It had always been an awkward chair; much too low to the ground for his long, gangly legs. Despite his advanced age, his legs seemed no shorter; rather, his slightly shorter stature was on account of slouching, showing his sign of age. Perhaps an incorrect representation, but one all the same.

After these numerous years of hiding, he had been surprised at how little people noticed details. If humankind paid attention, they would notice his unnatural likeness to statues, to pictures, to the bills they casually wasted on useless things. They might recognize that he wasn't just an ordinary, unnaturally tall man; no, they'd know that he was something out of time, something from an era long gone.

From the other side of the room, he could hear Henry rustling around, probably gathering up his belongings. He was going somewhere, but refused to enlighten him on any of the details. "Abe, you do not need to worry," he would tell his friend. "I will only be gone for a couple of hours, and then I will return to you." Although Abe trusted him, it still fueled his deep hatred towards his equal.

If Henry hadn't interfered with nature, with his destiny, he might be with his children again. He might be in Heaven, rejoicing in their adventures and laughing alongside them, as he had when they were young. He'd be with Mary, smiling at her and feeling thankful that she was finally happy. His mother would be there, giving him her adoring smile and reminding him so much of his younger years. And he'd be with her, the woman who had motivated him through his years of hardship. For once in his life, he would've gotten what he deserved: death.

Instead, one hundred and forty seven years later, Abraham Lincoln sat in an ancient rocking chair, in front of a television, as presidential elections were going on. To this day, he still could not possibly understand what had possessed Henry when he had transformed him into the demons he had hunted. The elder vampire had insisted it was because he found the former President of the United States of America interesting, but Abe couldn't bring himself to believe it. No, Henry always had an ulterior motive; there was something more to this, but he still knew not what.

Still, as years passed, Abe couldn't help but sink lower and lower into an unshakeable depression. Now being one of the demons he despised, he knew there was no chance of finding those he loved, those he cherished, those he yearned for. Even once he was finally killed, there was certainly no chance of God accepting him in through His pearly gates. No, Abe would forever belong to the Devil. And all on account of Henry.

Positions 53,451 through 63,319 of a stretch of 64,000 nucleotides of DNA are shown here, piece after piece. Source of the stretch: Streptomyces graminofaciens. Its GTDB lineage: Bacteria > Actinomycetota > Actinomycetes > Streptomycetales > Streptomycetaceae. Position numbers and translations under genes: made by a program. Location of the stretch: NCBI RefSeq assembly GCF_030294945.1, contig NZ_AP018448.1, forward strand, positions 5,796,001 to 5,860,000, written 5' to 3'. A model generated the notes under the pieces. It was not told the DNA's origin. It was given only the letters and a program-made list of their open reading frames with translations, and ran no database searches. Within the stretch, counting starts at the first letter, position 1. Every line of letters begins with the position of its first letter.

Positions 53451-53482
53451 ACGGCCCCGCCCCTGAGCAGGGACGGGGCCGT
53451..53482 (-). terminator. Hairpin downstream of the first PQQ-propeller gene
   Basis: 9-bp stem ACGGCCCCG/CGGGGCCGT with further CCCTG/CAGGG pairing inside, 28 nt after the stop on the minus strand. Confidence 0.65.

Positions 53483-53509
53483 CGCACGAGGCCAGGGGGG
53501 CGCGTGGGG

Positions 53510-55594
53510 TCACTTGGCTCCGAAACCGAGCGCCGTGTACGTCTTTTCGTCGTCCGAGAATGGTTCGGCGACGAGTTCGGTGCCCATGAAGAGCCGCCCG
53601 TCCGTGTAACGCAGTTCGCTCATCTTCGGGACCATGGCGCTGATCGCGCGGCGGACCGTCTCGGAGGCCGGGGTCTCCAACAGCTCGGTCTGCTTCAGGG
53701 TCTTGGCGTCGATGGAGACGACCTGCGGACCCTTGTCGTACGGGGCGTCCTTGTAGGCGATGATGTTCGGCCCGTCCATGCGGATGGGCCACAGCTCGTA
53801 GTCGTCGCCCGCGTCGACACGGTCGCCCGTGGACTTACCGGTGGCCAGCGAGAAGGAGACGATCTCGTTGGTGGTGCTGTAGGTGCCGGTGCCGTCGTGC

Instead of finding peace in Heaven, he was forever damned to walking the streets, concealing his sunlight-sensitive skin, protecting his fragile eyes, trying to avoid attention. He was lucky, he guessed; all anyone ever saw was a sad man who bore a strange resemblance to the man on the penny. If any of them became suspicious, they would assume their eyes were playing tricks on them, and would divert their eyes until he was no longer in sight.

No, Abe miraculously avoided attention.

However, there were still a few who were still aware of his presence. The worthiest of the presidents—the likes of Franklin Delano Roosevelt, John Kennedy, Ronald Reagan, and Harry Truman, to name a few—met with him in a secret room in the White House, protected from outside eyes. While he deemed it was necessary, so the government could protect him if the need should arise, he didn't particularly enjoy the meetings. It was only necessary.

It was a shame, really. To be such a historic figure, but to not be noticed walking the streets.

Abe was drawn from his thoughts when Henry walked into the room, standing silently in the doorframe for a moment. It was if the other vampire was studying him, gauging his mood to decide how much information to tell. Finally deciding that now was not the time to disturb the former president, he simply said, "Abraham, I'm going out for a short while. You stay here, so you don't attract attention."

Why should I ever attract attention anymore? he wondered to himself, choosing to nod in response.

He grew tired of Henry's missions rather quickly. The thrill of it no longer interested him, since he had become one of them. No, now what filled his hours was keeping up with the culture and constantly reading and writing.

With a sigh, he looked over at the bookshelf that coexisted in the room. Most of the time, he ignored the books; the ones that he did read were on a larger one located in his bedroom. However, today one caught his attention. One that he was surprised hadn't caught his attention before.

Abraham Lincoln: Vampire Hunter.